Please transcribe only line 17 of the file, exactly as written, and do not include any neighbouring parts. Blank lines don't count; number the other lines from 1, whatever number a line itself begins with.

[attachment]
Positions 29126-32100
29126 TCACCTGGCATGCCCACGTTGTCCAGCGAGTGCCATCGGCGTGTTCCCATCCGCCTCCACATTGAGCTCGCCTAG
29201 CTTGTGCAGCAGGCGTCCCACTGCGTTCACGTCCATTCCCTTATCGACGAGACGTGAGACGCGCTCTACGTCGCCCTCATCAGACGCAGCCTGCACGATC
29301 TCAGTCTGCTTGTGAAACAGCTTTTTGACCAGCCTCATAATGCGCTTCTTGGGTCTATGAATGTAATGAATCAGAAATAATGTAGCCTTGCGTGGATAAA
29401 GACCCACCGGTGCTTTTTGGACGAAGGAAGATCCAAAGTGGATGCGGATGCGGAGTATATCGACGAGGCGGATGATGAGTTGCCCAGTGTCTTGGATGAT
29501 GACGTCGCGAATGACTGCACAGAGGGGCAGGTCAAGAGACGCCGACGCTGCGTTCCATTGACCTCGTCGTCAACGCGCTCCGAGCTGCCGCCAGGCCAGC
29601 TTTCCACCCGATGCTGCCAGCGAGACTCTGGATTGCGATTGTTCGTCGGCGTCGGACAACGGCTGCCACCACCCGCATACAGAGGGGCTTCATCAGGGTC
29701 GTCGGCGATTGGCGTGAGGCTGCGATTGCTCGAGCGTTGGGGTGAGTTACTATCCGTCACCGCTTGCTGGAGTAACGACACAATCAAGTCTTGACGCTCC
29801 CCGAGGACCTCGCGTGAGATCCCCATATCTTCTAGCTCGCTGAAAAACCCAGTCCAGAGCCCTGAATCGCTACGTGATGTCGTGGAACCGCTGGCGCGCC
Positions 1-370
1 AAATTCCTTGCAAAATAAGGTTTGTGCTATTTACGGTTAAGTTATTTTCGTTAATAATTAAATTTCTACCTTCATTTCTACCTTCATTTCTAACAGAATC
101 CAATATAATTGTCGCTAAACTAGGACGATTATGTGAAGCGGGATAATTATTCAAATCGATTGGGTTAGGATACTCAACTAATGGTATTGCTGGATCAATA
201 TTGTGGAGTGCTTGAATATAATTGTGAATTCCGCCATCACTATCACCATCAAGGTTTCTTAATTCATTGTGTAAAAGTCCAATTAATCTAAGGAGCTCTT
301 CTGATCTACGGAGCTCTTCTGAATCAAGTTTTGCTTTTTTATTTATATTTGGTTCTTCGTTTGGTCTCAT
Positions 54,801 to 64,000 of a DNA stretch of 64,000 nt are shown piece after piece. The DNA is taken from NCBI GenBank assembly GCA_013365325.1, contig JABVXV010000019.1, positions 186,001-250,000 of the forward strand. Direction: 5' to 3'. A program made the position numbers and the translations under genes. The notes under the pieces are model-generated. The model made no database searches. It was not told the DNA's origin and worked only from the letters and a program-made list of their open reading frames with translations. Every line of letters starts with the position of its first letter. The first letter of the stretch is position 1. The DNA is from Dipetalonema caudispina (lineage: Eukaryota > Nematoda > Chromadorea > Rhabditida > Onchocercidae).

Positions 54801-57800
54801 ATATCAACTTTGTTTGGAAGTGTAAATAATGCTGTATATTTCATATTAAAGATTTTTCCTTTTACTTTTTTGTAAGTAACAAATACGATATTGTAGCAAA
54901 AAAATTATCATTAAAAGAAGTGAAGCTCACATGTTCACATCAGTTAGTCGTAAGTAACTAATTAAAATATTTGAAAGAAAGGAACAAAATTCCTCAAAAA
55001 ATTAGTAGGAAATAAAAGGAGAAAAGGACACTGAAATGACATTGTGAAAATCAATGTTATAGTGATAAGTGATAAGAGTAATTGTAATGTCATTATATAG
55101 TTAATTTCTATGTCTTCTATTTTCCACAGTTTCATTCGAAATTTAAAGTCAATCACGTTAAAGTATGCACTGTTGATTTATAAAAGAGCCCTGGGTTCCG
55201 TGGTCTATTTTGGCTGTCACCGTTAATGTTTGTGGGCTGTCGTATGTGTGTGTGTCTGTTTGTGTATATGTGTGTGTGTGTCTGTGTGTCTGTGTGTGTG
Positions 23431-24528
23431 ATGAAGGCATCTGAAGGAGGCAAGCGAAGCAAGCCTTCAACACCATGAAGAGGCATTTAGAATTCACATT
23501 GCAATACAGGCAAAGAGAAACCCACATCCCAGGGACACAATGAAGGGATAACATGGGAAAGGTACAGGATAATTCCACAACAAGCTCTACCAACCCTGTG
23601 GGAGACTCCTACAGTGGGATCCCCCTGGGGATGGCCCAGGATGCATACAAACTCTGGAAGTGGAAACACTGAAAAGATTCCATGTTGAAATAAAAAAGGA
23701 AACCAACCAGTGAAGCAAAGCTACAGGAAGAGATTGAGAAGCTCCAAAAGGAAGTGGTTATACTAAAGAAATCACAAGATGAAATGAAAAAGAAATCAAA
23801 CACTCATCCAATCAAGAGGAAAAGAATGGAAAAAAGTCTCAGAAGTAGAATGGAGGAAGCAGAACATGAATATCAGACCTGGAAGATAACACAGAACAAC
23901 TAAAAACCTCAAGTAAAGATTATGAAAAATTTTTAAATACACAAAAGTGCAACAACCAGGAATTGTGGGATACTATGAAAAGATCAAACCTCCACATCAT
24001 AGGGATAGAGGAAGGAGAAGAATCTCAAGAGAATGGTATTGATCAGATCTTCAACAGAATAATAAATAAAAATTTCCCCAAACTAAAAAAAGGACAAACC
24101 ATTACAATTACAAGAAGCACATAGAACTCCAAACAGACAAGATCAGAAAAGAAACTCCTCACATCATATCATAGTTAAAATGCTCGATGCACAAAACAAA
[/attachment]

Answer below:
54801 ATATCAACTTTGTTTGGAAGTGTAAATAATGCTGTATATTTCATATTAAAGATTTTTCCTTTTACTTTTTTGTAAGTAACAAATACGATATTGTAGCAAA